So, Ori has gone home, which of course is horrible. Right now I have Kate with me, so I am not alone, but tomorrow I arrive in Bali all alone and with no accomodation. Back to square one, and I'm not looking forward to it. Travelling with someone is a lot of fun, travelling with your boyfriend who looks after you and stops bad things happening (motorcycle injuries excepted) is fantastic, and I'm really going to miss it.

koh phi phi

Long ago as it was, I can still actually remember Koh Phi Phi. The trip down was the usual rip-off - stop at each and every little restaurant for a couple of hours to make sure that you'll buy your water and food from them, waiting around for a couple of hours, and arriving 4hrs after the scheduled arrival time. Even arriving on a grey, mizzly day did nothing to dampen the sheer beauty of the island. It was absolutely incredible, and that was only the open, touristy side, not the protected national park.

Phi Phi was flattened by the December 26th tsunami, and you could still see where the wave rushed through the central narrow stretch of land between the the beaches. Before that, the island played host to luxury resorts and high-end hotels. Backpackers had few places to go. Now, all those resorts have been washed away, and yes, they are being rebuilt, so now is the time for all those low-budget travellers to head to Phi Phi. Not that it is exactly a cheap place compared to the rest of Thailand, even to Koh Pha Ngan (300B a bucket!!), but still, a what price beauty? And besides, you get that warm feeling inside of helping a community get back on its feet every time you buy another banana-nutella roti. What more could one want?

Ah, the beauty. We took a day trip around the islands, and visited Maya Beach, where "The Beach" was filmed, which was truly gorgeous and spectacular. What the movie didn't show, probably because they moved them before filmed, was the huge rocks that are in the water, and hamper the dramatic dash that the aqua water demands as an entry. To go that like is to ensure a painful stubbed toe. Still, the white sands, the karst landscape, the turquoise water - as good as all the pictures.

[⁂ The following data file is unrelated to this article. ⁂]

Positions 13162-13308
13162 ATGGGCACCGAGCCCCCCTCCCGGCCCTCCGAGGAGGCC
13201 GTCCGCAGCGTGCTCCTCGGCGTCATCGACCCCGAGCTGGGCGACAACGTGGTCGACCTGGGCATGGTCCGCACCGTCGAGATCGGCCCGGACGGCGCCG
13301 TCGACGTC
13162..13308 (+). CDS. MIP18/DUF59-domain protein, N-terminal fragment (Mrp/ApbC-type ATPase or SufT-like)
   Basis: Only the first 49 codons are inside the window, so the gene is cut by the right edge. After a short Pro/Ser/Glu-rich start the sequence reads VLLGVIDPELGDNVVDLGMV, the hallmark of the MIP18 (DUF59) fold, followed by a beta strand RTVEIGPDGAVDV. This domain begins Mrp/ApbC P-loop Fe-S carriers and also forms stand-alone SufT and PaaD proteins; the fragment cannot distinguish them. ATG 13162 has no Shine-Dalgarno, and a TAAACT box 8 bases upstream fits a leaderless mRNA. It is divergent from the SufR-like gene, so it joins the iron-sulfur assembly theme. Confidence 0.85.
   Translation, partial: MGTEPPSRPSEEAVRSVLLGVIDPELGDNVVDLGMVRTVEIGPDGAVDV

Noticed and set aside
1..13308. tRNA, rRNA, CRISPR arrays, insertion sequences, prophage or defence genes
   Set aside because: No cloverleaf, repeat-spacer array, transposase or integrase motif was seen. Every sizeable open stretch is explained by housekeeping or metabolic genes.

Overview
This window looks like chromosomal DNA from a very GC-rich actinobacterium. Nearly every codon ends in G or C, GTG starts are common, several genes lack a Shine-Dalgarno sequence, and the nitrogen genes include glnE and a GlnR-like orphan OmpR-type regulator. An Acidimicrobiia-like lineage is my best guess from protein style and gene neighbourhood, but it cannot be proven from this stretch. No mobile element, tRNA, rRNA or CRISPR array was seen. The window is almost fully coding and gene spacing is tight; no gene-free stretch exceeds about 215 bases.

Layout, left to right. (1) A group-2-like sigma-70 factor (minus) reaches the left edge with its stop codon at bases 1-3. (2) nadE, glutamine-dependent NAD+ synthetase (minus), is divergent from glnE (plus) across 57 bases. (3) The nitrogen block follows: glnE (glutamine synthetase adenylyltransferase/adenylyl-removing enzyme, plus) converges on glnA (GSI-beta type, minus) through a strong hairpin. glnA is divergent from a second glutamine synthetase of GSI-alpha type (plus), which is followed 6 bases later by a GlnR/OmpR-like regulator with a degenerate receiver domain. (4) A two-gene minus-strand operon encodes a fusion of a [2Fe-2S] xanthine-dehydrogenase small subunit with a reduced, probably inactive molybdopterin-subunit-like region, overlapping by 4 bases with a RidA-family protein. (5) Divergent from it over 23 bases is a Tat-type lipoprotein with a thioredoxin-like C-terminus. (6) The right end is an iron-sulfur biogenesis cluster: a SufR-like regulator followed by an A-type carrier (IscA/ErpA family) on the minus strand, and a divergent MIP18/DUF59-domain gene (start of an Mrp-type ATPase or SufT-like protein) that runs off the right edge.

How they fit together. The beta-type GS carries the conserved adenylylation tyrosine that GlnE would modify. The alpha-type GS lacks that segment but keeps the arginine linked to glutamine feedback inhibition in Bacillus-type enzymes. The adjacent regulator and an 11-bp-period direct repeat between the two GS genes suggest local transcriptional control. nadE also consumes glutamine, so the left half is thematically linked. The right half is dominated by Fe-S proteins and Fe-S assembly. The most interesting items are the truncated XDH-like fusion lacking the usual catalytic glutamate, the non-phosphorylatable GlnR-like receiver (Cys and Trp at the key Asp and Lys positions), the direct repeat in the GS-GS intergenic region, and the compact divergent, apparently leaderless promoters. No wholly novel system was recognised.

Phi Phi is known for its marine life, and its one of the two diving centers in Thailand (the other being Koh Tao). Part of our boat trip around the island included some amazing snorkelling (although the standard of actual snorkels impeded my enjoyment of this. I swear mine had a leak in it, because I ended up with many mouthfuls of sea-water) over coral reef. It was so exciting just to be swimming through shoals of gorgeous blue and yellow striped fish (I am sure they were in Finding Nemo somewhere), and Ori managed to spot a moray eel. Unfortunately Kate cut her foot on some coral, which subsequently turned all pussy, but is now clean and better. However, right after she cut it, I grabbed her leg for a joke, which naturally scared the complete bejesus out of her, thinking that I was actually a shark, drawn by the scent of her blood. Funny.

More beautiful beaches followed, as well as a visit to Monkey Beach. This I found hysterical. I have no love for monkeys whatsoever, but the site of two of them going at it (monkey business!!!), and then a group of twenty turning on all the tourists and chasing them into the sea was hilarious. They were pretty grumpy monkeys, but I just found them stupid. What sort of animal which cannot swim chooses to live on a beach?

Other activities available on Phi Phi including cliff jumping (starting at 8m and finishing at 20m) and swimming with black tip reef sharks, which are apparently harmless. The reason I am inlcluding the fact that I didn't do those is to let my mother know that I really am behaving myself whilst travelling, and therefore she shouldn't kick me out of the inheritance! Not that she would do a mean thing like that, but I know that she does worry about me, like all mothers inevitably do.

The nightlife in Phi Phi centred around a bar complex called Hippies. If you are going there, and they are advertising a free bbq, don't bother eating dinner, because it is great, and there is so much food. They had the same guy do the same acoustic set every night, which started off okay, but got tedious. After that, some drinking games, and then a fire show, which was actually fantastic. There were maybe 8 or so koi dancers, and they were actually pretty skilled, rather than the random westerners you see in Koh Pha Ngan do it. After that, the night turned into a blur of buckets and dancing, like all good nights do. Still, the big party was yet to come....

Thursday, August 11, 2005